A victory in battle on mortgage rip-offs
Crunch time is coming for the Central Bank. Legislation the regulators do not want, designed to tackle the great mortgage rip-off, is on the way.
The new law, which will give the Central Bank the power to cap mortgage interest rates, could be enacted by the summer.
The legislative cap is desperately needed because there is a market failure at the moment. Variable mortgage rates here are almost twice those charged in the rest of the eurozone.
This means a typical borrower in this country is paying €200 a month more than someone in Germany or France for a €300,000 mortgage. Borrowers are also being fleeced on fixed rates.
Regulators and banks should now start to worry as the Central Bank (Variable Rate Mortgages) Bill, promoted by Fianna Fáil's Michael McGrath, has cleared one of its big hurdles.
The bill is not unconstitutional, according to lengthy legal advice received by the Oireachtas Finance Committee that is scrutinising it.
Finance Minister Michael Noonan had questioned the constitutionality of the provisions of the bill. He raised fears the bill would interfere with property rights. That is the main reason the bill has been dragged through pre-legislative scrutiny in the Finance Committee.
Objections to the mortgage rate cap law have also come from the European Central Bank, despite the fact that such caps are common across Europe.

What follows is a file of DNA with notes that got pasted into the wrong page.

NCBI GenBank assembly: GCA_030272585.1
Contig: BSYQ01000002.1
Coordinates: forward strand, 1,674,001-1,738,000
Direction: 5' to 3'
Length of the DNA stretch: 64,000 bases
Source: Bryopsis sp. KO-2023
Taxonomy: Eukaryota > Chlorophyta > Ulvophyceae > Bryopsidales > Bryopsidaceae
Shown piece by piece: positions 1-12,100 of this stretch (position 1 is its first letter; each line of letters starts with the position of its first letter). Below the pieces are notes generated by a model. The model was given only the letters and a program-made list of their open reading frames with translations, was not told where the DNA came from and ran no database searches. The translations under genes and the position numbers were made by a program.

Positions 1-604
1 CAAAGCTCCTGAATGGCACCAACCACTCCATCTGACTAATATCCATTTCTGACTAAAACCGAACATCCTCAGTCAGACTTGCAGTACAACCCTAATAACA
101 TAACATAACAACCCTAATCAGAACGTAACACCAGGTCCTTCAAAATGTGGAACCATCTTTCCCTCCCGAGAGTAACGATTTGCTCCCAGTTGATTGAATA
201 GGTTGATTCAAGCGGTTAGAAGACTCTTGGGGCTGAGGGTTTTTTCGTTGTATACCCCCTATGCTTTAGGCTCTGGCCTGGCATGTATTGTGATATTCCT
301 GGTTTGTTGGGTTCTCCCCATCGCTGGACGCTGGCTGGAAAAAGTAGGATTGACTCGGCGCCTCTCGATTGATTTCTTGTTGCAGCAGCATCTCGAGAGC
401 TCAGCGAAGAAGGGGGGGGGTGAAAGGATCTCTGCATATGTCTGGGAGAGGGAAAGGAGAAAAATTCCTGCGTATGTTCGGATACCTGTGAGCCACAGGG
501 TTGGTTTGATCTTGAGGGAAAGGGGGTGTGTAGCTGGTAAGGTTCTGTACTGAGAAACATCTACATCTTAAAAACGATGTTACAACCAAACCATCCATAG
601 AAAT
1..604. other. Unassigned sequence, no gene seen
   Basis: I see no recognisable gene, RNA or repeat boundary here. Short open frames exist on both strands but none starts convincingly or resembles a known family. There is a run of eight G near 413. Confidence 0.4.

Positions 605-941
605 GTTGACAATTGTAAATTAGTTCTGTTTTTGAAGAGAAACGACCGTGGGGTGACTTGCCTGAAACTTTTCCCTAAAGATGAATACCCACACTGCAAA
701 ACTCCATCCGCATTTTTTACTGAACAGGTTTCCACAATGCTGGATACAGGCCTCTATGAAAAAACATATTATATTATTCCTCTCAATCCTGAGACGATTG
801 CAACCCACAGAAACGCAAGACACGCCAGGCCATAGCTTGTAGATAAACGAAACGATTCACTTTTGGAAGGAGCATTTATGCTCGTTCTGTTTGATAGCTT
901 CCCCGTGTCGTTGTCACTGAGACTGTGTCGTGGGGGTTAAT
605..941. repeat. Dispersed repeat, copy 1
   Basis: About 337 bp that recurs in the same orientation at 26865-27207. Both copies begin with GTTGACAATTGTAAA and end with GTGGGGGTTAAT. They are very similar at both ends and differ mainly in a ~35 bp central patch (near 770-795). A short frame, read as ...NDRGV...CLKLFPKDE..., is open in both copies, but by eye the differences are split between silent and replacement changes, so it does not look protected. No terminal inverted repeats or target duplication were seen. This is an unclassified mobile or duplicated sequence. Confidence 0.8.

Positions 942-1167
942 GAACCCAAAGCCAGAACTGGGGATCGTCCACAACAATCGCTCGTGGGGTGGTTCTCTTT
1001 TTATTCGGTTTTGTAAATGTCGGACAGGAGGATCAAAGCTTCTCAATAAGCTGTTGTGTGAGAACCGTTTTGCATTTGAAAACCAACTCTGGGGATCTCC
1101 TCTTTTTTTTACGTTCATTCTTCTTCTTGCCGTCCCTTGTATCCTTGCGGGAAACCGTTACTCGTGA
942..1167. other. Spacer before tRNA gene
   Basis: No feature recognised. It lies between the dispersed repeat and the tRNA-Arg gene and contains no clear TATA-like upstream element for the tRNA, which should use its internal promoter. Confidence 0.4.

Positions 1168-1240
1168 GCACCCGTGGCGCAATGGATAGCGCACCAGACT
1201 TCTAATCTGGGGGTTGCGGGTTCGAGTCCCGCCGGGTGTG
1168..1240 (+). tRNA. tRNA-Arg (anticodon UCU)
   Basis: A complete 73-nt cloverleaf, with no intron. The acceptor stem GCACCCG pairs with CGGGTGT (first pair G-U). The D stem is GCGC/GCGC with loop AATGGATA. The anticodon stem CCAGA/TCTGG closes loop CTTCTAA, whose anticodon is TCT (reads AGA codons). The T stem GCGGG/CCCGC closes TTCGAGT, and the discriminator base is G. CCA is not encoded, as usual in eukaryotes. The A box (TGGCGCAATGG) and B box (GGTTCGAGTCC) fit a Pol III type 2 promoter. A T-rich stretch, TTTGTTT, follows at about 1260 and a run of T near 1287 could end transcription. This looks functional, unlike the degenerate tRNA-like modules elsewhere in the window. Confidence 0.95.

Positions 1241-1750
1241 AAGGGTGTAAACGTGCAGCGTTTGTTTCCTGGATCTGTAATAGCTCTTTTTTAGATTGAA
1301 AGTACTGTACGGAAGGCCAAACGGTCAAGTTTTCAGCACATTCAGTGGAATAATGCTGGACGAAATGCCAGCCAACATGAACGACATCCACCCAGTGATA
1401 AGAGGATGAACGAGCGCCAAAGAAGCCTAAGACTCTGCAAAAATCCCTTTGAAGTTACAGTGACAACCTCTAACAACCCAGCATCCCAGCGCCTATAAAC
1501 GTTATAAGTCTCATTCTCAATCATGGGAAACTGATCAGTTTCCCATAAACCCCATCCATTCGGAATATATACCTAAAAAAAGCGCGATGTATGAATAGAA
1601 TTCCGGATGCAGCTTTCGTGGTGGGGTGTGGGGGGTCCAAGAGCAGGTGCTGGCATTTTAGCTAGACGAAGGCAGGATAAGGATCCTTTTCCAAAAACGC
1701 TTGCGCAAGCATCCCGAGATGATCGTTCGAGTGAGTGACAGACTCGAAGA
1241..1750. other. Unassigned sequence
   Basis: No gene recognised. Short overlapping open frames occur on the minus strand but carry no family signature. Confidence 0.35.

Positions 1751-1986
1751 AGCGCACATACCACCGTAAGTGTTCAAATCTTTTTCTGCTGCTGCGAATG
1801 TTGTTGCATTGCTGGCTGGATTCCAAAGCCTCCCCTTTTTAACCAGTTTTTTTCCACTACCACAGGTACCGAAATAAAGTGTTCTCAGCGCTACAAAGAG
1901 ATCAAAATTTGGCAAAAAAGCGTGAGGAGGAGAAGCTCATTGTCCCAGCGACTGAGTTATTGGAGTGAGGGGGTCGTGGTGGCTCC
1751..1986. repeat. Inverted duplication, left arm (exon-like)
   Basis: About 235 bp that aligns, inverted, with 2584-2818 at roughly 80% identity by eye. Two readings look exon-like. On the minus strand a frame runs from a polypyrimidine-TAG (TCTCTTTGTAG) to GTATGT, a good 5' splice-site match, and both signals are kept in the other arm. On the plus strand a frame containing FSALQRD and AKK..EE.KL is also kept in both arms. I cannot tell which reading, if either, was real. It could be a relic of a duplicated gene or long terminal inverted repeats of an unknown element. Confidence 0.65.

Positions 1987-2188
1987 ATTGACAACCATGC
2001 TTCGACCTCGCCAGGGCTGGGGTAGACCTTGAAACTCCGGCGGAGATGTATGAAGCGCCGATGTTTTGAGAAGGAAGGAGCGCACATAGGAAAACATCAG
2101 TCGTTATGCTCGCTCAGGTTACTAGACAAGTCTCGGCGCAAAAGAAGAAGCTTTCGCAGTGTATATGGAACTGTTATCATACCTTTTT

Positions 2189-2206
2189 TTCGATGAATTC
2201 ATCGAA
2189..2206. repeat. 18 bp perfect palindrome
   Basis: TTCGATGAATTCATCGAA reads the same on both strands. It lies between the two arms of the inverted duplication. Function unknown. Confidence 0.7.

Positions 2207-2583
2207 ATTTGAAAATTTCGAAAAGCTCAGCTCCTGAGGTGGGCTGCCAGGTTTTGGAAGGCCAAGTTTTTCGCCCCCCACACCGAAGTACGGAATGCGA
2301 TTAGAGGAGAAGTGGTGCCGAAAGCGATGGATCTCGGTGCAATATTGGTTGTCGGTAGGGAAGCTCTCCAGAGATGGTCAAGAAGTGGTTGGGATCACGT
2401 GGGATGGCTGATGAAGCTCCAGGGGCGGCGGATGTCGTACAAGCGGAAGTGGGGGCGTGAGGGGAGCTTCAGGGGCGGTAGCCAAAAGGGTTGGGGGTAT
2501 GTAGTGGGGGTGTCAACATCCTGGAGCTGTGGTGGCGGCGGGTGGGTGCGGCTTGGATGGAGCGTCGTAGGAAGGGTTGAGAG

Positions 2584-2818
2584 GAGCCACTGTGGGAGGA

ECB president Mario Draghi claimed the bill would damage the credibility of the Central Bank and the ECB. Mr Draghi claimed new lenders would be less likely to enter this market if their is a mortgage rate cap in place.
Changes to the bill as it currently stands are likely in order to get around some of the objections to it.
Mr McGrath is considering an amendment to the bill that would see an appropriate rate, or a cap, set out in the legislation.
The cap on rates is unlikely to be onerous for banks, but it is likely to set a bar.
Reducing rates will still be resisted by banks, but the new law will mean there will be the potential for future political and public pressure to be applied to banks to lower their variable rates.
Up to now the mortgage market has failed and failed miserably. The banks are cheating their customers when it comes to what they charge on variable rates. Mr Noonan has repeatedly pleaded with them to cut their rates, with only partial success.
Thankfully, it now seems the Central Bank, whether it likes it or not, will soon have the power to order an end to the great home-loan rip-off.